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Translational Research Programme Better implant fit results from application of mathematical methods

Redakteur: Kathrin Schäfer

People with medical implants will soon be able to enjoy an acute benefit from fundamental scientific research results, feeling it directly in their bodies. This is shown by findings of a translational research project conducted by the science fund FWF.

Firma zum Thema

Three-dimensional models and special mathematical methods can be used to optimise the design of medical implants on an individualised basis.
Three-dimensional models and special mathematical methods can be used to optimise the design of medical implants on an individualised basis.
(Bild: FWF)

Project researchers demonstrated how 3D models and special mathematical methods can be used to improve the design of implants and the related healing process on a patient-specific basis. Focusing on shoulder joint prostheses, they recorded data from computed and magnetic-resonance tomographs and used it to generate 3D models which were then analysed by means of the finite-element method (FEM). Potential custom optimisations of the models then were calculated.

The translational research programme of the science fund FWF was undertaken on assignment from the Austrian Federal Ministry for Traffic, Innovation and Technology (BMVIT). It was discontinued after the first quarter of 2012.

Mathematics and medicine in collaboration

Within the project, fundamental scientific findings from activities in the fields of mathematics, medicine and computer science were united with the aim of optimising prostheses for shoulder joints for individual patients. Under the leadership of Dr. Karl Entacher from Salzburg University of Applied Sciences and Dr. Peter Schuller-Götzburg from Paracelsus Medizinische Privatuniversität Salzburg, computer models of the human shoulder joint were first generated and then used as the basis of analytical simulations of various conditions of strain.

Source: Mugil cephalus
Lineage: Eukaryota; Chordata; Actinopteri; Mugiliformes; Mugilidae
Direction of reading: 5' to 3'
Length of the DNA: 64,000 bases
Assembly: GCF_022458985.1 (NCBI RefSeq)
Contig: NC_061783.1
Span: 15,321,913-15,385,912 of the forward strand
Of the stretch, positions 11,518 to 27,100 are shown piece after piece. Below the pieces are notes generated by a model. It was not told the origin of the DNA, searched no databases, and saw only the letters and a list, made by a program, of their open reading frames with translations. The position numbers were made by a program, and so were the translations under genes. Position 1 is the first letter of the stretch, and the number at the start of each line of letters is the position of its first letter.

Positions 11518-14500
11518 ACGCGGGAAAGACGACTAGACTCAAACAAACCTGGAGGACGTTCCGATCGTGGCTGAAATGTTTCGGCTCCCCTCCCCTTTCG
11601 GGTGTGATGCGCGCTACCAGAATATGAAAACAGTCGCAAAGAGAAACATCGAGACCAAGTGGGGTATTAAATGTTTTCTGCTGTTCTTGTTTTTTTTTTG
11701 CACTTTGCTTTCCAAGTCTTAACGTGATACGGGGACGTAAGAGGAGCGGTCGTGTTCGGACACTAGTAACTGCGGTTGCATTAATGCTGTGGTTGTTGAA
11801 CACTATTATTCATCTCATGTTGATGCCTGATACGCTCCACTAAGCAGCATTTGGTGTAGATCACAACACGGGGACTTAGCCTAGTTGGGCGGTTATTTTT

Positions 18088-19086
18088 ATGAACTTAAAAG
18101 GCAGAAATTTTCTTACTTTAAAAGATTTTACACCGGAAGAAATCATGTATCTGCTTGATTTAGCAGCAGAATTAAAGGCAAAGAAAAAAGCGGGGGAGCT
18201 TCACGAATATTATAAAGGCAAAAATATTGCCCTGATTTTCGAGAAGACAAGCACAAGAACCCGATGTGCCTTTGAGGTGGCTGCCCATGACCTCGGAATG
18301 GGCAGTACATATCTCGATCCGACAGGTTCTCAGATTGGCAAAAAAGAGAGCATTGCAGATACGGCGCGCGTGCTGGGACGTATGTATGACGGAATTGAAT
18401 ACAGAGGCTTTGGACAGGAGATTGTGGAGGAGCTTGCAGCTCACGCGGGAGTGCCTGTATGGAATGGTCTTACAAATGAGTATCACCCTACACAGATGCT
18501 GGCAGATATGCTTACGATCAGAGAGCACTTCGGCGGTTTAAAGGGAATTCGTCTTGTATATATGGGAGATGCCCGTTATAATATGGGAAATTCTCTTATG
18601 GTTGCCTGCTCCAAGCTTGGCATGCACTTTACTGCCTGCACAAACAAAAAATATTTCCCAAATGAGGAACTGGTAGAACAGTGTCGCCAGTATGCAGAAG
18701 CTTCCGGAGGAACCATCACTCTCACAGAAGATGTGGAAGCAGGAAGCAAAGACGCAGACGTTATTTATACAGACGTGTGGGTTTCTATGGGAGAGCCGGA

Optimising implants patient by patient

The Austrian researchers used FEM to simulate the widest variety of possible conditions, taking into account such variables as material properties and strains, as well as limitations on patient mobility. “It was our aim to simulate various positions and different angles of the implant in the body as well as the anatomic preconditions of various individual patients,” says Entacher.

Indeed, the model is so sophisticated that specific tissue types, such as soft tissue or various bone areas, can be selected. Virtual cuts for the arbitrary displacement of bone and implant parts are also possible. The modelling technology allows valuable data for patient-specific optimisation of not only shoulder but also dental implants to be obtained, which in future will be able to provide important information respecting the position, type or behaviour of an implant even before the medical intervention that places it in the patient.

For further information:

Der Wissenschaftsfonds FWF

Vienna, Austria

www.fwf.ac.at

(ID:33628280)